Fabricating at the Conventions
By Kevin Francfort, Staff Columnist
Published on Wednesday, September 12, 2012
The recently concluded Republican and Democratic National Conventions have stirred up much interest in the presidential race. A few speakers dazzled audiences with their speeches while many others were mediocre at best. There were even a few debacles at the two gatherings that were baffling to witness. But as much as the conventions aimed to make it clear how different the two parties are, the distinguishing aspects of each were remarkably similar to one another. The low points of each convention were marked by ridiculous performances put on by speakers who proved divisive and alienating, while the highlights featured speeches that were both relatable, and honest in nature. It is time for politicians around the country to realize that solutions are what Americans are looking for, not rhetorical falsehoods.
After considering some of the choices of orators made by the Republican and Democratic Party leaders, I wonder how in touch they are with the electorate. This year’s election will be decided by voters looking for a candidate who can provide steady and reliable leadership in the wake of a deep and long recession. But instead of down-to-earth speeches, many of the speakers at the conventions delivered radical and even downright odd addresses. One of the best examples of this may be Clint Eastwood’s speech at the Republican Convention to an absent President Barack Obama, who was represented by an empty chair. Sprinkled in with this dialogue about Eastwood’s disappointment with the president were astonished responses to imaginary phrases uttered by Obama. Although Eastwood may have hoped otherwise, the whole speech had little effect other than to embarrass the speaker and begin a new fad of talking to empty chairs, called “Eastwooding.” On a similar note, during the Democratic convention former Ohio Gov. Ted Strickland expressed eye-raising opinions about presidential hopeful Mitt Romney. The former governor claimed, “If Mitt was Santa Claus, he would fire the reindeer and outsource the elves.” By giving such outlandish and embarrassing performances, these two men likely did little to bring voters to their side. They portrayed themselves and their parties in a bad light by giving such negative and bizarre accounts of the presidential candidates. As more and more Americans declare themselves independents, it would seem advisable for each political party to pursue this large pool of voters with sensible, appealing messages in support of their candidates — quite the opposite of what Eastwood and Strickland did.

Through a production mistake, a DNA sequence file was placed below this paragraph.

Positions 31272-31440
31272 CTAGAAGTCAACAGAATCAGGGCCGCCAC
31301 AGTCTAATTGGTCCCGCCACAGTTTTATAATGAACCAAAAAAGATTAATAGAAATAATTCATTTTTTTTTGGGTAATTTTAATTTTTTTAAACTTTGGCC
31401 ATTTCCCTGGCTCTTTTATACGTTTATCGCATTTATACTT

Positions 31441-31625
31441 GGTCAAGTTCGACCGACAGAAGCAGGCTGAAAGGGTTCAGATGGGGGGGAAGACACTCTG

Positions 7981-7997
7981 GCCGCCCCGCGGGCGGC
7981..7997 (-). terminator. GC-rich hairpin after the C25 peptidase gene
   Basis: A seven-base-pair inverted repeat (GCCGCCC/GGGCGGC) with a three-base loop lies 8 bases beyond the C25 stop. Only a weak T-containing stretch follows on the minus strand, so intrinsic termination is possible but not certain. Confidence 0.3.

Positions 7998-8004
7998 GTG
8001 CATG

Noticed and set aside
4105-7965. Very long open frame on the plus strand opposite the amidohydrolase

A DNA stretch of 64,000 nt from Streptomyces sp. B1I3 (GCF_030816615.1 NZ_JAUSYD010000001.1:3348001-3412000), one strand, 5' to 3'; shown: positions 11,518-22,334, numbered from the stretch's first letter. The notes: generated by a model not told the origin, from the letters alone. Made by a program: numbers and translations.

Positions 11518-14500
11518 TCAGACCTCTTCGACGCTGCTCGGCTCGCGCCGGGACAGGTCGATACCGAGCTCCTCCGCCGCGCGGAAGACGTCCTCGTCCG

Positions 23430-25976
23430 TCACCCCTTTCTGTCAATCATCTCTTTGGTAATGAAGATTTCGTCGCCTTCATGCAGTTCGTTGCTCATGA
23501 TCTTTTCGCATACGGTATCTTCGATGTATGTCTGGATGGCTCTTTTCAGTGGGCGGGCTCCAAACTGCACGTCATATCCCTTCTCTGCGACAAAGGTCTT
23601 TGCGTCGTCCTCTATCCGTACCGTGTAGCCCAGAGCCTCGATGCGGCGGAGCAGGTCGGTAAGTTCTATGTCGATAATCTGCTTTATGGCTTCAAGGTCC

Despite these imprudent speeches, there were a few orators who impressed with their honesty and personable manner. These men and women left commentators on both sides of the aisle praising their speeches. The speech delivered by former President Bill Clinton during the Democratic National Convention was the recipient of such accolades. The former president’s address was mostly truthful, engaging and well balanced. By mentioning former Republican presidents for whom he has much respect, he came across as moderate and reasonable. But he also explained in simple detail why he believes Obama should be reelected. He was convincing, largely due to his honesty, and as a result he provided the president with a post-convention bump in the polls. Similarly, former Secretary of State Condoleezza Rice’s speech to the Republican Convention was impressive for its humility and the way in which she seemed to rise above the fray of politics. While so many other Republican speakers criticized Obama, she offered practical ideas and solutions.
The political scene may be growing more divisive in Washington, but the American people’s expectation for honest, reasonable leaders has not changed. Unfortunately there were only a handful of men and women at the two conventions who provided this. It took a former president, who is ineligible for reelection, and a woman disinterested in the presidency to make that point clear. We can only hope that the voters’ desire for honest and personable leaders gets across to our politicians soon. Otherwise they may be out of a job sooner than they would like.